Apparently, there’s such a thing as a “color of the year.” A bunch of people at Pantone get paid to travel the world, tour private fashion and decoration events, and BAM!, they barf up a color. Actually, it might be a sect. There’s something so mysterious and incomprehensible going on there. It must be godly. They say it’s science; I think it’s bullshit.
If you don’t want to become one of those Pantone cultists and actually live with your colors more than 12 months, here’s a handful of advice from a girl who learned how to pick the right color through trials and errors.
First let’s go through some basics…
Now, most of us struggling with color will naturally buy neutral furniture. It’s okay — it’s our comfort zone. And it’s good news, because it’s like having a blank canvas. Black, white, greys, and wood are usually considered as neutrals. It basically means it’s not a color and it can go with anything. So don’t be afraid of taking the big step and try out some colors from time to time. Worst case scenario you’ll go back to neutral. Go ahead: do not be afraid to make mistakes, it’s worth it!
(And you don’t have to make every shade of wood match in a single room to have a sense of flow between furniture. I don’t know why, it just is. Trust me, I’m a doctor.)
Before mastering the art of rainbow decoration, it’s easier to start with complementary colors. Aka on the other side of the wheel of death. They call it a chromatic circle but it will trap your soul if you look too long at it. Turn away now while there is still time. Here’s how it work: You pick a color you love. That’s your main color. Then you look at the opposite side of the wheel — doesn’t have to be directly opposite — but somewhere there. That’s your secondary color. Bang! just like that.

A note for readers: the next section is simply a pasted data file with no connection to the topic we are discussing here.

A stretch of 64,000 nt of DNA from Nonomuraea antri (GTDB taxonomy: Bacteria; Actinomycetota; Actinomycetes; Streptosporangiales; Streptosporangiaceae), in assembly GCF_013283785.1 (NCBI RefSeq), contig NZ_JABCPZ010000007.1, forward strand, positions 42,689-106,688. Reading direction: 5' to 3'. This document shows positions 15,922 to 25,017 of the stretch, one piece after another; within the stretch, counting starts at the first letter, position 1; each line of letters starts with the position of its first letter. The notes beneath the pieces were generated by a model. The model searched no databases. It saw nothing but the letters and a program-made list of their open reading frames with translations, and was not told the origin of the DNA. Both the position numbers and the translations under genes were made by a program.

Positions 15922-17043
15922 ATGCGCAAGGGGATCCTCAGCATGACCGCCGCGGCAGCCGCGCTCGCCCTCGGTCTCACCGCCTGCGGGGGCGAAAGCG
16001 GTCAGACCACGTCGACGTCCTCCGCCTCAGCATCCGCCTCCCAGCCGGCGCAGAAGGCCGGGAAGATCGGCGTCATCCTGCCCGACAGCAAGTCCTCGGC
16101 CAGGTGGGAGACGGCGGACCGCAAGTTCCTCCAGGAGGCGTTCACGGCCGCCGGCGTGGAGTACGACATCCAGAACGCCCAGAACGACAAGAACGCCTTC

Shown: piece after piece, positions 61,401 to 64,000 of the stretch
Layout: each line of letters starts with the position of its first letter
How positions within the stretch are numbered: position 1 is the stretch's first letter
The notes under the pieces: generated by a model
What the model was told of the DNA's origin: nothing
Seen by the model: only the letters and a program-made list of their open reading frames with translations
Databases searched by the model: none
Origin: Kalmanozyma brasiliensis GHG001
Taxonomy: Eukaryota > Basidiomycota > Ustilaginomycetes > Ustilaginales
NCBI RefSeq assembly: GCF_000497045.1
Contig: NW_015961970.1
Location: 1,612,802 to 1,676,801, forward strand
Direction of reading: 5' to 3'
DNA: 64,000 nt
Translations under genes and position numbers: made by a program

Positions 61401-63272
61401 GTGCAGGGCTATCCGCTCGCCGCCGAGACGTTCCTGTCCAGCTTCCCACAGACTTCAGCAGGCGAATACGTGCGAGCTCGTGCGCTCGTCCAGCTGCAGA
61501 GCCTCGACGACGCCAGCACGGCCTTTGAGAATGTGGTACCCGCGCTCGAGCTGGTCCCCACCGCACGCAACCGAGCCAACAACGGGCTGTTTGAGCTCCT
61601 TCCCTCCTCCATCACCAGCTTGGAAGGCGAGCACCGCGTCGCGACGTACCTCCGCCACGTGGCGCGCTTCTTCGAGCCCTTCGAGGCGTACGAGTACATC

Now color match simply made this way will most likely be hard to love. Color don’t have to be clownish. I used to be terrified about colors because every time I tried them out, I ended up living in a circus (which can be very nice, but not really my style).
There are four color directions
Once you’ve settled on a certain type of color there are four directions you can go with it: Lighter/darker and Earth tone/saturated. Let’s try some of them out on a boring, and now fabulous Sims 3 decor…
Now time to actually buy the right color. Not as easy as you thought…
Color displays are meant to trick you
They want you to think it’s easy choosing the right color and they direct you in a single direction. It’s a trap! Look at the entire display and you’ll notice your color of choice might be found in different places. For example, I want a bright pink for an art project. My first instinct will be to go under the red; you know pink is red mixed with white. Surprise! Check out under the purples too, because there are awesome pinks there as well. Same goes for blues, that can be found under traditional blues or cold greys. Be sure to scan the entire painting display when picking up chips.
Believe it or not, I found the most picky ones to be neutrals: beige, white and greys come in sooo many different tones that it’s super hard to even differentiate them from one another.
When in doubt, here are two tricks…
- Decide whether you want a cold or warm palette.
- Look at the darkest color on the paint chip and match this one with your other colors. Then go back on your light shade for the final pick.
About painting chips
Pick as many as you can before the guy at the stand starts looking at you with his funny eyes. Seriously, there is no limit to how many different painting chip one can take. It’s one of the few free things in the world, so enjoy it fully. Take everything that could work, is remotely near what you had in mind and even a little beyond, just to be sure. Than go back home with your stashed goods.
Once back home
Display your loot on a table and mark the colors you love best with an X on the back of the painting chip (or two if you really like it). You can process by marking those you love most and putting aside those you love less. Slowly, work your way into making a decision about every paint chip on your table. Then put the chips away and wait 24 to 48 hours. Repeat the exercise, with a different pen color. In the end, you should have narrowed it down to three or four colors.
To make a final decision, take the chips with you and go the place you want to paint. Check how they look on different walls, during different times of the day, in the shade and in the light.
If there is more than one color on you chip, fold it so only the color you chose shows up. It seems stupid, but the folding step is very important! Not being distracted by the other shades will help you make the choice that feels right. Otherwise if you are now unsure about a color you thought you liked, try a darker shade or lighter one.
Whoa, there we go! My exact shade of pink that I didn’t know I wanted before today.
What’s your recipe for choosing the right paint color?